Chair caning, or seat weaving, has been around since ancient Egyptian times, with artisan apprentices learning how to cane a chair from another artisan. Even today, existing masters, through workshops or college elective classes, continue to teach caning techniques. There are many patterns, with the most common being “hole caning,” using the 7 Step Method.
To cane a chair using the 7 Step Method, you will need the following:
- A knife
- Golf tees
- A straight edge (such as a wooden ruler)
- An ice pick
- Needle nose pliers (with a cutting edge)
- A rubber mallet
- Cut the caning into strips of approximately 36 to 48 inches and clip the ends with clothespins to keep the cane from twisting. Soak in warm water mixed with a few teaspoons of glycerin. Allow to soak for fifteen to twenty minutes.
- Drill holes for the cane along the front, rear and side rails. Holes should be parallel to each other and spaced to fit the pattern of hole caning you have chosen. If you are re-caning an old chair, these holes already exist. Use a straight edge to make sure holes are parallel.
- Find the center hole for each side. Place a golf tee in each center hole in the front, rear and side rails to mark it.
- Start at the center hole in the back rail. Bring cane up from the bottom of the hole of the back rail across and down into the center hole in the front rail. Without twisting the cane, bring it back up into the next hole in the front rail.
- Continue weaving cane from back to front rail until all holes have been caned. Each time you reach the end of a piece of cane, place a golf tee in the hole to hold the cane in place. Leave ends long enough to tie off later.
- Start the side weaves at the center of the left side rail. Repeat steps four and five for the side rails.
- Once the first horizontal run and first vertical run are finished, weave a second run of cane. This is accomplished by repeating steps four through six again, keeping the second can to the right of the first.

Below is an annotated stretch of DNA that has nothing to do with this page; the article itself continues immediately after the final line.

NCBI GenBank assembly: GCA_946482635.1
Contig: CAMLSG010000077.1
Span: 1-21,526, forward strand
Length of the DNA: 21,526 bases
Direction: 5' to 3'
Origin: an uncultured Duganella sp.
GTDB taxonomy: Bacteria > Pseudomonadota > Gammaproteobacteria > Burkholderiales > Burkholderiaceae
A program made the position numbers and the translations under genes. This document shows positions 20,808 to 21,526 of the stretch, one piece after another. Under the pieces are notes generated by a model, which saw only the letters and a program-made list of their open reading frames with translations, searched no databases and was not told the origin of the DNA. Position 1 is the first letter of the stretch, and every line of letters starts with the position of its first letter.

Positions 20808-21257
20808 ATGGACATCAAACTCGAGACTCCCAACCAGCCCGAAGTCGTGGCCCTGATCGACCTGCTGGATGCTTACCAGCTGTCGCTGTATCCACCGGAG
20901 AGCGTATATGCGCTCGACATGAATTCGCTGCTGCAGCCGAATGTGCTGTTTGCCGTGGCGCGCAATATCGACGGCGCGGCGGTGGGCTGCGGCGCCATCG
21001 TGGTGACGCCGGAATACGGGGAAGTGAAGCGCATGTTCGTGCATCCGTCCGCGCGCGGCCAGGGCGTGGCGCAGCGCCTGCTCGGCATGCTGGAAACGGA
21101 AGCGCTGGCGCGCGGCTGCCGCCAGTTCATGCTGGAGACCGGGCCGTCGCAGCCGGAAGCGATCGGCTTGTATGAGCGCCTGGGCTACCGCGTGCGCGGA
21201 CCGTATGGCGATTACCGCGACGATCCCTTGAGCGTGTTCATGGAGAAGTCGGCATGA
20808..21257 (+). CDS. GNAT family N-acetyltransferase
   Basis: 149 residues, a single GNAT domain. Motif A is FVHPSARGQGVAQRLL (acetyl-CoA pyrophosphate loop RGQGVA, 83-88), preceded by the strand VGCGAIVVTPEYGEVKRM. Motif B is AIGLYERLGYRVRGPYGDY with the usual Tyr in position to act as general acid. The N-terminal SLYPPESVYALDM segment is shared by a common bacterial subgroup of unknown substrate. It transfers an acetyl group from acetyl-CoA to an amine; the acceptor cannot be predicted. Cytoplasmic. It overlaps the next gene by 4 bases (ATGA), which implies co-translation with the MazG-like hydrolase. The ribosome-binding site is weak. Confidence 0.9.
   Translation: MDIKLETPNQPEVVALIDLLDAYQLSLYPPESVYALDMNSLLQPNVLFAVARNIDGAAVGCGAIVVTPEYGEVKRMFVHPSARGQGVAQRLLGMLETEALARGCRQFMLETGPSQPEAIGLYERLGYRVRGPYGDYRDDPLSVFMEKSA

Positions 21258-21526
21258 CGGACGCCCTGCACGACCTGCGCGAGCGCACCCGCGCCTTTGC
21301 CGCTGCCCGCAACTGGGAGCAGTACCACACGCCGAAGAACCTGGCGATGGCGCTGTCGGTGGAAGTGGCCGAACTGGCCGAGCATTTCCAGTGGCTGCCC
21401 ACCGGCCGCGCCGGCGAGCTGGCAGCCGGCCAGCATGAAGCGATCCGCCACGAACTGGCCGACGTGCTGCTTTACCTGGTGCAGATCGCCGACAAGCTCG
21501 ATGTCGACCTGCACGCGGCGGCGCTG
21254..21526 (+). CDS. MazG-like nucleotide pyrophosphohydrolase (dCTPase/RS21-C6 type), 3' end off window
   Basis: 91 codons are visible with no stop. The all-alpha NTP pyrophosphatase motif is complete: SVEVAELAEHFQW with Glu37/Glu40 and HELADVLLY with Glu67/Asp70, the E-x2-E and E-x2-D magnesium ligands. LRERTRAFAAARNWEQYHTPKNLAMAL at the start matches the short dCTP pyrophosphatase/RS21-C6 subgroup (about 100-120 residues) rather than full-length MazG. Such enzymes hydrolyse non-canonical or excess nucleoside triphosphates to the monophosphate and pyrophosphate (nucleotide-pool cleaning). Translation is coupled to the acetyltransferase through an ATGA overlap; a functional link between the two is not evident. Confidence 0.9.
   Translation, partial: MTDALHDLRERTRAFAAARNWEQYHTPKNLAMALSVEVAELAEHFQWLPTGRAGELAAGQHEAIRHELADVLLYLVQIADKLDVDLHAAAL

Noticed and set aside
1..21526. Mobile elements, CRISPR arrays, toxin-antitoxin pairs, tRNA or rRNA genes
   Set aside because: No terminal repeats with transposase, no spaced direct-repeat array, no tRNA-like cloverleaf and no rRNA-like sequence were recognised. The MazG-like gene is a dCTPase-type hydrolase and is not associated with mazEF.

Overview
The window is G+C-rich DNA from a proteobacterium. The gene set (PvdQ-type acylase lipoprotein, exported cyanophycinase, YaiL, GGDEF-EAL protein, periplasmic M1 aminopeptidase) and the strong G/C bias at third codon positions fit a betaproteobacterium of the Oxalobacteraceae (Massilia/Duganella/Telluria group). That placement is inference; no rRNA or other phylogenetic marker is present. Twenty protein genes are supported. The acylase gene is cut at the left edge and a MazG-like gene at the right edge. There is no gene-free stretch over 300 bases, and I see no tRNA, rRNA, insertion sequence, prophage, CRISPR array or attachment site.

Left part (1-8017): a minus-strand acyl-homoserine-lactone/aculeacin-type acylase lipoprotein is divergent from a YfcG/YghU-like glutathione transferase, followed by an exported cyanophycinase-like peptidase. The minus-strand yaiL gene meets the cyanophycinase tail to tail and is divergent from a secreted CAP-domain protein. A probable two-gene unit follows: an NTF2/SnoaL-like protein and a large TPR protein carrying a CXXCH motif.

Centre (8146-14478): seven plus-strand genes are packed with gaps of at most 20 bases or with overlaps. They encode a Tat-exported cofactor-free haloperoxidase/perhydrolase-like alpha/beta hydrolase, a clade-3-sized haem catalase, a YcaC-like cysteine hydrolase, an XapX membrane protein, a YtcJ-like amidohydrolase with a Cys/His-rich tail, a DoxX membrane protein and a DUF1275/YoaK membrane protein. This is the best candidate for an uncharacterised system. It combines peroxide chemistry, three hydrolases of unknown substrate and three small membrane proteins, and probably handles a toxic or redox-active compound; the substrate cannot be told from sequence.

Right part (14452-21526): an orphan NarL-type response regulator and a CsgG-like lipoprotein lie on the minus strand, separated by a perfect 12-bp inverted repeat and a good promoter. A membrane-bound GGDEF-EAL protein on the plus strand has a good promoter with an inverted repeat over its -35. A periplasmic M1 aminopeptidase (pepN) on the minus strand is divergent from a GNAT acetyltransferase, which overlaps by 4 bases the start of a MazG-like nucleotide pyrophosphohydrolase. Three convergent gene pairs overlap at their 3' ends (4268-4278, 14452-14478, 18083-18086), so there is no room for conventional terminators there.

- Tie off cane by using a nearby loop on the underside of the chair. Thread the loose cane end under the nearest loop without covering a hole. Loosely wrap the cane end around the loop once or twice, threading the end back through one of the resulting loops to tie. Pull snugly, but be careful not to break the cane. Trim the ends with the cutting edge of your needle nose pliers.
- Start weaving the remaining cane. Begin at one of the back corners, making sure to alternate over and under each horizontal or vertical row. Use a golf tee to help keep rows straight and level with each other.
- Begin horizontal weaving after completing the first horizontal or vertical weave. Over and under patterns will vary, depending on the cane pattern you have selected. As with both horizontal and vertical rows, diagonal rows should start on the center line, working out to the right or left of the center line. Tie off the cane as you reach the end of each strip. You should run a diagonal weave from the back right corner to the front left corner, with another set of diagonal weaves from the back left corner to the front right.
- Begin the border cane on the back rail. Border cane should be slightly wider than seat cane. Tuck the end of the border cane in the back corner hole. You may need to use an ice pick to tuck in the end. To secure the border, start at the next hole, bringing a second piece of cane up from the underside of the chair, over the border and back through the same hole.
- Repeat this same loop at each hole to “tie” the border cane to the edges, covering holes and cane ends. Tie off the cane as you reach the end of each piece.
- Use dowels or coordinating golf tees to peg corners and border ends. Shave a dowel or tee so that it can be hammered down low into the cane with a rubber mallet so as not to snag on clothing.
What Others Are Reading Right Now.
6 Signs the Beard Is Just Not Working for You
You may need to grab a razor and ditch the facial fuzz.
Acting, comedy and strong spirits converge in Speakeasy. When host Russell Peters interviews entertainers about all sorts of topics, neither the drinks nor the conversation is wate …
10 Red Flags That Kill Your Chances With Women
Wondering why that first date didn’t lead to a second? Read on.